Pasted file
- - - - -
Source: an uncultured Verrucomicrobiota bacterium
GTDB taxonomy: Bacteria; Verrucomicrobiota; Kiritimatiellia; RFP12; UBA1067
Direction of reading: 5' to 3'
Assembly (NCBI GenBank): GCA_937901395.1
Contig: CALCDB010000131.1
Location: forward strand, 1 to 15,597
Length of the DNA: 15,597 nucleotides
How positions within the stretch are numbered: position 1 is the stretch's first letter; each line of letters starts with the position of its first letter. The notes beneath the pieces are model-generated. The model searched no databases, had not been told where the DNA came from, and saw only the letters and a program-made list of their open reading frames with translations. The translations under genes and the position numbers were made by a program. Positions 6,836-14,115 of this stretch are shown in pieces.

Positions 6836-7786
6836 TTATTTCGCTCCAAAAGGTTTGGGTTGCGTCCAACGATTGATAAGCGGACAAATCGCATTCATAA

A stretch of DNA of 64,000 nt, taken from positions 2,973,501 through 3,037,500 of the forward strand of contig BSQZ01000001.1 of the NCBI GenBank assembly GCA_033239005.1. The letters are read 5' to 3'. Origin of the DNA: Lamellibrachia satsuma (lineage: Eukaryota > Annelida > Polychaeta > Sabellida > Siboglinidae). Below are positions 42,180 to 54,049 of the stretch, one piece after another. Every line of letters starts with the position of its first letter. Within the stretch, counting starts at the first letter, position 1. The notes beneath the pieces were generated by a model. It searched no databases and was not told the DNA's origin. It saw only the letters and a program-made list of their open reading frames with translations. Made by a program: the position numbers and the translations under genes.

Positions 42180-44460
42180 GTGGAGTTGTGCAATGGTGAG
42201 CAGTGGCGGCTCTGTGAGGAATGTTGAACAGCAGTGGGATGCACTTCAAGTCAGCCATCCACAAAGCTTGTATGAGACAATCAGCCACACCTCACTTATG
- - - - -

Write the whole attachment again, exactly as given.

Source: an uncultured Verrucomicrobiota bacterium
GTDB taxonomy: Bacteria; Verrucomicrobiota; Kiritimatiellia; RFP12; UBA1067
Direction of reading: 5' to 3'
Assembly (NCBI GenBank): GCA_937901395.1
Contig: CALCDB010000131.1
Location: forward strand, 1 to 15,597
Length of the DNA: 15,597 nucleotides
How positions within the stretch are numbered: position 1 is the stretch's first letter; each line of letters starts with the position of its first letter. The notes beneath the pieces are model-generated. The model searched no databases, had not been told where the DNA came from, and saw only the letters and a program-made list of their open reading frames with translations. The translations under genes and the position numbers were made by a program. Positions 6,836-14,115 of this stretch are shown in pieces.

Positions 6836-7786
6836 TTATTTCGCTCCAAAAGGTTTGGGTTGCGTCCAACGATTGATAAGCGGACAAATCGCATTCATAA

A stretch of DNA of 64,000 nt, taken from positions 2,973,501 through 3,037,500 of the forward strand of contig BSQZ01000001.1 of the NCBI GenBank assembly GCA_033239005.1. The letters are read 5' to 3'. Origin of the DNA: Lamellibrachia satsuma (lineage: Eukaryota > Annelida > Polychaeta > Sabellida > Siboglinidae). Below are positions 42,180 to 54,049 of the stretch, one piece after another. Every line of letters starts with the position of its first letter. Within the stretch, counting starts at the first letter, position 1. The notes beneath the pieces were generated by a model. It searched no databases and was not told the DNA's origin. It saw only the letters and a program-made list of their open reading frames with translations. Made by a program: the position numbers and the translations under genes.

Positions 42180-44460
42180 GTGGAGTTGTGCAATGGTGAG
42201 CAGTGGCGGCTCTGTGAGGAATGTTGAACAGCAGTGGGATGCACTTCAAGTCAGCCATCCACAAAGCTTGTATGAGACAATCAGCCACACCTCACTTATG